Internet giant Google Inc (NASDAQ:GOOG) has been accused of aggressively avoiding paying corporation tax in Britain.
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Google Damaged its Reputation Due to Tax Evasion
In a hard-hitting 64-page report, a U.K. parliamentary committee said Google Inc (NASDAQ:GOOG)’s tax avoidance had damaged its reputation and that of Her Majesty’s Revenue and Customs.
The U.K. parliamentary committee is comprised of lawmakers from the U.K.’s main political parties.
The MPs have accused Google Inc (NASDAQ:GOOG) of failing to pay its ‘fair share’ of taxes and reduce its liabilities in the U.K. The Public Accounts Committee (PAC) has asked HMRC to investigate why the internet giant dodged taxes when it generated revenues of 18 billion dollars between 2006 and 2011, but paid only 16 million dollars in corporation taxes.
The internet giant has not disclosed the profitability of the sales but pointed out that these are generated from its intellectual capital, which was not developed or owned in the U.K.
Plug the Tax Loopholes
The PAC also said Google Inc (NASDAQ:GOOG) put the substantial profit generated from the U.K. out of reach of its tax system. Google Inc (NASDAQ:GOOG) defended its tax position by claiming that its sales of advertising space to U.K. clients take place in Ireland. The committee, however, found Google Inc (NASDAQ:GOOG)’s defense ‘deeply unconvincing’.
Google Inc (NASDAQ:GOOG) insists that it did not evade taxes and complied with all tax rules in the U.K. It welcomed any moves to make the tax system simpler and more transparent.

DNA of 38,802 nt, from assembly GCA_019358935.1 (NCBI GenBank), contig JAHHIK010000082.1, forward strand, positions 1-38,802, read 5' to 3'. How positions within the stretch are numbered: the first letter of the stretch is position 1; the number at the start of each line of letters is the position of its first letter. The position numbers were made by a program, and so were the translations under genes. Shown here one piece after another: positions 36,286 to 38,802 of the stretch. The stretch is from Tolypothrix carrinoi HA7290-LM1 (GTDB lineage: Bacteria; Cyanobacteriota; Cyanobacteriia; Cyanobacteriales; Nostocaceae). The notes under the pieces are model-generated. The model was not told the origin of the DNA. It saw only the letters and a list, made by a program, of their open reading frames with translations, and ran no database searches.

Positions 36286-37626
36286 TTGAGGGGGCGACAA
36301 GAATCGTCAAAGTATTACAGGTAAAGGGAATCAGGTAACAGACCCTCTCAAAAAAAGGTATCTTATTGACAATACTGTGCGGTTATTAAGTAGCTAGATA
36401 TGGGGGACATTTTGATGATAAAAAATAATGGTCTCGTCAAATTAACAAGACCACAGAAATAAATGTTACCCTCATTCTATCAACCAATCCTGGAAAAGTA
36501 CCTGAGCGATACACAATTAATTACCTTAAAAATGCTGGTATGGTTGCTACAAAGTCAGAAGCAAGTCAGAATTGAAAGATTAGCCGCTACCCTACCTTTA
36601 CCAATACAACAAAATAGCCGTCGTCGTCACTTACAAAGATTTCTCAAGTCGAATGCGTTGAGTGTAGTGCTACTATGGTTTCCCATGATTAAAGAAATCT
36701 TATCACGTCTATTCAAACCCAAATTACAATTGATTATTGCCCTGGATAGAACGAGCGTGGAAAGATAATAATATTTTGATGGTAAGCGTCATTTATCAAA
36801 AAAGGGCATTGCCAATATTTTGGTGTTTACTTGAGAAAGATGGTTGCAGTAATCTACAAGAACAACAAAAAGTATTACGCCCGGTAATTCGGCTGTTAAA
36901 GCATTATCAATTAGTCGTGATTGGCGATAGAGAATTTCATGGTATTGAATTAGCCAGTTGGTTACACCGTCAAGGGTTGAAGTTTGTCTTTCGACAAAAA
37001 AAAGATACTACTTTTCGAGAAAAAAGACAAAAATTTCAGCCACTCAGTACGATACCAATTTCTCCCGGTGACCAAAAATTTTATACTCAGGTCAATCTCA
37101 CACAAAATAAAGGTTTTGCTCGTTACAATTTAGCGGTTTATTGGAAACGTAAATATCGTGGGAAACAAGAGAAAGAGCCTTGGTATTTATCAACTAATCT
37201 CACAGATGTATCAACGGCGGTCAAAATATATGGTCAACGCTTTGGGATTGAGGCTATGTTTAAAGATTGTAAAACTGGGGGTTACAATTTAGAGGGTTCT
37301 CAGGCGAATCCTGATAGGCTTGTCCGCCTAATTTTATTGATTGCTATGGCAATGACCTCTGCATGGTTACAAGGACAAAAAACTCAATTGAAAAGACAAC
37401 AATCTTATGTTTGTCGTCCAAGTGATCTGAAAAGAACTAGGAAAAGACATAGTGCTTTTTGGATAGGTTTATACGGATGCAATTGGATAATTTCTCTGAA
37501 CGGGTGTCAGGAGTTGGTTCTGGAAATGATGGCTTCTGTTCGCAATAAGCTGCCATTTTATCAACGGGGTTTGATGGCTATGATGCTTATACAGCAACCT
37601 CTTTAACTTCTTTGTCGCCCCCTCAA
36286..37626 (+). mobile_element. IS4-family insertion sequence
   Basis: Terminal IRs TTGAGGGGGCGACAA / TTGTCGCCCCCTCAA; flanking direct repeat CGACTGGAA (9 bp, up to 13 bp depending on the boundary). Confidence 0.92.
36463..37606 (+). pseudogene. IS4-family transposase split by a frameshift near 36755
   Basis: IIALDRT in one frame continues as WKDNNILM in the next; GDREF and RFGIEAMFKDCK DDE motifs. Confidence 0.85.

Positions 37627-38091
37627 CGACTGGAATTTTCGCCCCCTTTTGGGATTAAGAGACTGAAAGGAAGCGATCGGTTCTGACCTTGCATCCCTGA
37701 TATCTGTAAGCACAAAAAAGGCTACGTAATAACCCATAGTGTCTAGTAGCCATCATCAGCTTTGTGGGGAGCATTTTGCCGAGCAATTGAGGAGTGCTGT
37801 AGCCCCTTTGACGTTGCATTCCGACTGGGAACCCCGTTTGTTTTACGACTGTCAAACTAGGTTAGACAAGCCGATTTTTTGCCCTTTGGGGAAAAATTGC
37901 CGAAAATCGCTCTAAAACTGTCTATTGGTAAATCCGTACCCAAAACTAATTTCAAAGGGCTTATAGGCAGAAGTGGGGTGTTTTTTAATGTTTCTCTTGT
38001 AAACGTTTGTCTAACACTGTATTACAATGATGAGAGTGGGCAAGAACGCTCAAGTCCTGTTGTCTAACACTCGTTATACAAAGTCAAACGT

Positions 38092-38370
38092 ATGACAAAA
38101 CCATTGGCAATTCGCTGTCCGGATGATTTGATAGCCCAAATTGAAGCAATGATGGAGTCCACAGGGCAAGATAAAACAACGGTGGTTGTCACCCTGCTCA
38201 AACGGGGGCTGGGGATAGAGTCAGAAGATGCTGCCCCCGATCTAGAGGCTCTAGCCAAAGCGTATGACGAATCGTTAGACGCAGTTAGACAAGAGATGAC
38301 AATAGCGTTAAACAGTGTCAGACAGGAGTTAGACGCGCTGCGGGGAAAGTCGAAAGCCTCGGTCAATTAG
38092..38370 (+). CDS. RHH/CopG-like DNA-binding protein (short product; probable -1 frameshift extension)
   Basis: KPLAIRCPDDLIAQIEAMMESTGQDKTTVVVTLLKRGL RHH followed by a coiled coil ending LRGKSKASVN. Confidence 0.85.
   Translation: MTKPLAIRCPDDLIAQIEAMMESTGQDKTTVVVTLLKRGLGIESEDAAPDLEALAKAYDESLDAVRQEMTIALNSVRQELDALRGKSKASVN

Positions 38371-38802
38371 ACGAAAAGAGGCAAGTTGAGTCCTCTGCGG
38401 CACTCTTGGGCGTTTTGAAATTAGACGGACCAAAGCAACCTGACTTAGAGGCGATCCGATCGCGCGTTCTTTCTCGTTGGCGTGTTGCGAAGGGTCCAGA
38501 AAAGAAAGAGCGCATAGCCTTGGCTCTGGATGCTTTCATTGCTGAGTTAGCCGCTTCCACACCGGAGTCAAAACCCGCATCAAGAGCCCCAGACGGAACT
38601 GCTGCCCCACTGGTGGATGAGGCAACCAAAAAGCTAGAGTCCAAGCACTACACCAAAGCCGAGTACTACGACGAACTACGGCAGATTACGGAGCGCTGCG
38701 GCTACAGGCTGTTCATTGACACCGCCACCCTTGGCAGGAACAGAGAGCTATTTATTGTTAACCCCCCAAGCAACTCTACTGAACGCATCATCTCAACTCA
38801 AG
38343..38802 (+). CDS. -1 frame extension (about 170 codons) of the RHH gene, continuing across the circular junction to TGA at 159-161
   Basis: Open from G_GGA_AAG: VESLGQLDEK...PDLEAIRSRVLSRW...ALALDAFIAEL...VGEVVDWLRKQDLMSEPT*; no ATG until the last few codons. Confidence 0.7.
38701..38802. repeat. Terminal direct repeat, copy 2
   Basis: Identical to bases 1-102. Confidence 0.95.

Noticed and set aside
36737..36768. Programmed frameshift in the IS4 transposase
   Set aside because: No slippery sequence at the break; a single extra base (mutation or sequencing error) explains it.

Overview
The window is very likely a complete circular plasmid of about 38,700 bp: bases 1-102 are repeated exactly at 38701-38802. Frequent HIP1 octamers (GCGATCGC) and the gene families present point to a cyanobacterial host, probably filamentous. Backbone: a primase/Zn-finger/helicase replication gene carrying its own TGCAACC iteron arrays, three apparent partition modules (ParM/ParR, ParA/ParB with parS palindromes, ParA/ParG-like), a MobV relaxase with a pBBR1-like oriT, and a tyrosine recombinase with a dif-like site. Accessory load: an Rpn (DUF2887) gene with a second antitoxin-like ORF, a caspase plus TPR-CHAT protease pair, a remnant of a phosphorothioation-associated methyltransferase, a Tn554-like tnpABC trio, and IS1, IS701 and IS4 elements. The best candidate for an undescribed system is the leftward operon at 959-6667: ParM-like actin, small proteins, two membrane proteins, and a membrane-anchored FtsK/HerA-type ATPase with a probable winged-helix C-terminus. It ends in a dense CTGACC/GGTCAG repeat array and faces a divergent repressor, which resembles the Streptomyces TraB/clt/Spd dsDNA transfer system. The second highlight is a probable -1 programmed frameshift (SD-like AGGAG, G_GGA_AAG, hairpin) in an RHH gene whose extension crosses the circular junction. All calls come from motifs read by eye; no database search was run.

The U.K. parliamentary committee observed that tax avoidance by multinational firms was illustrative of wider problems. The committee said it was particularly concerned about the out-of-date tax frameworks covering international internet-based commerce which rely on a fully automated process. The committee also suggested HM Treasury take a leading role in driving international action to update tax laws and combat tax avoidance.
The committee urged the government to strengthen HMRC and simplify the tax code so the tax loopholes are plugged. The committee also considers accounting firms responsible for an ‘elaborate corporate construct’ to find ways of evading ‘fair taxes’.
The committee concluded that it was “extraordinary” that British authorities had failed to challenge the tax structure of Google Inc (NASDAQ:GOOG), and other multinationals operating in Britain. The committee also noted that HMRC needs to be much more effective in challenging the artificial corporate structures created by multinationals with no other purpose than to avoid tax. It also suggested that HMRS should now fully investigate Google in the light of evidence provided by whistleblowers.
The parliamentary committee’s report was published ahead of next week’s G8 summit in Northern Ireland, where host Britain will seek to tackle tax avoidance, which is legal. However, tax evasion is not legal.